Along with the top handle, there’s also a side-mounted handle for suitcase-style portability. Minaal cleverly stitched this handle at an angle to prevent the bag from sagging and to better distribute the weight between the two points. There’s still some bowing left, but not enough that the contents of the bag will fold excessively into itself.
Before we forget—because it’s so well hidden—the hidden bottom pocket contains the Carry-On 3.0’s rain cover. It is convenient when you suddenly find yourself in a heavy downpour in places with unpredictable weather. But in most instances, you can leave this rain cover at home, seeing as the Picton fabric is capable of come water resistance on its own. This also saves you some space inside, as you’ll see later.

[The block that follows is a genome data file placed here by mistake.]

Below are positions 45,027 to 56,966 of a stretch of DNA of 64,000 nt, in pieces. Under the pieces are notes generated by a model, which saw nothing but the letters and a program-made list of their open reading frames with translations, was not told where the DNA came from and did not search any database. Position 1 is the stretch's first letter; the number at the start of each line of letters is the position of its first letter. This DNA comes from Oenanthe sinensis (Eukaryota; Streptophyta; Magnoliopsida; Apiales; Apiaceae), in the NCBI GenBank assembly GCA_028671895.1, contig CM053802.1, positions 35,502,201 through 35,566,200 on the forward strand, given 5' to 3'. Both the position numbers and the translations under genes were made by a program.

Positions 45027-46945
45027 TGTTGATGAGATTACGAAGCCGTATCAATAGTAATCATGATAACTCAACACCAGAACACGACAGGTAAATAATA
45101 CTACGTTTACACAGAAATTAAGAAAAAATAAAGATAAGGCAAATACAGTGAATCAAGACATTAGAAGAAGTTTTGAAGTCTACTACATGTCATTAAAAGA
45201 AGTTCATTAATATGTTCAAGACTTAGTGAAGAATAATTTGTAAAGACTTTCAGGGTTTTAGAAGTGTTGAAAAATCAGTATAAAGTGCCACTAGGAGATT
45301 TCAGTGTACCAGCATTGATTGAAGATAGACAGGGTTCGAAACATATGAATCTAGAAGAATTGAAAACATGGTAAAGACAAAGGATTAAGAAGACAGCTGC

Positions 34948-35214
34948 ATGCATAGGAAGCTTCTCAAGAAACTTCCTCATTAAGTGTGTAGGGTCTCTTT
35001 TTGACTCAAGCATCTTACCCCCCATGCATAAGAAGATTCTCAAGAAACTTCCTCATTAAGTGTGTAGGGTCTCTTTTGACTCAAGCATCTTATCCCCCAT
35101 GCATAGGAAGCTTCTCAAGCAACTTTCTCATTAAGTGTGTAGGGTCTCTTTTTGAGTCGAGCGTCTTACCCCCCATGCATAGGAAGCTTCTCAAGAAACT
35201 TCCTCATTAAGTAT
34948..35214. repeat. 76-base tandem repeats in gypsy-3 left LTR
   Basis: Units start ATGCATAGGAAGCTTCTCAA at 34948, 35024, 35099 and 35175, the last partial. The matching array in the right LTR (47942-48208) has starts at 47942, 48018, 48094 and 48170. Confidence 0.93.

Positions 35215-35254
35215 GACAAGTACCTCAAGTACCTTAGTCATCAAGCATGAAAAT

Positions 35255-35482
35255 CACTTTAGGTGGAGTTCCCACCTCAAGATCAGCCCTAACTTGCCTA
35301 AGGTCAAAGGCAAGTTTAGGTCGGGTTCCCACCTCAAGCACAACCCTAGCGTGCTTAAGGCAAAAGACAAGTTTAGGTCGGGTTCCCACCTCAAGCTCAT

Inside The Pack
Circling back to the front, the Carry-On 3.0 has easily accessible pockets. The top pocket keeps your wireless earbuds and charging cables quickly within arm’s reach—or at least not buried under piles of clothes in the stow-away compartment. Further inside is a mesh pocket and a nice bonus key clip for your keys or—if you’re a rebel—comical keychains you’ve racked up from all your overseas trips.
The next pocket below is much roomier, with enough room for power banks, chunky laptop charging bricks, professional mice, a tech pouch, really anything a digital nomad would take with them. Note that as much as you fill up this pocket, an almost equal amount of space is taken from the “scoop” section of the main compartment, as you do with the rain cover.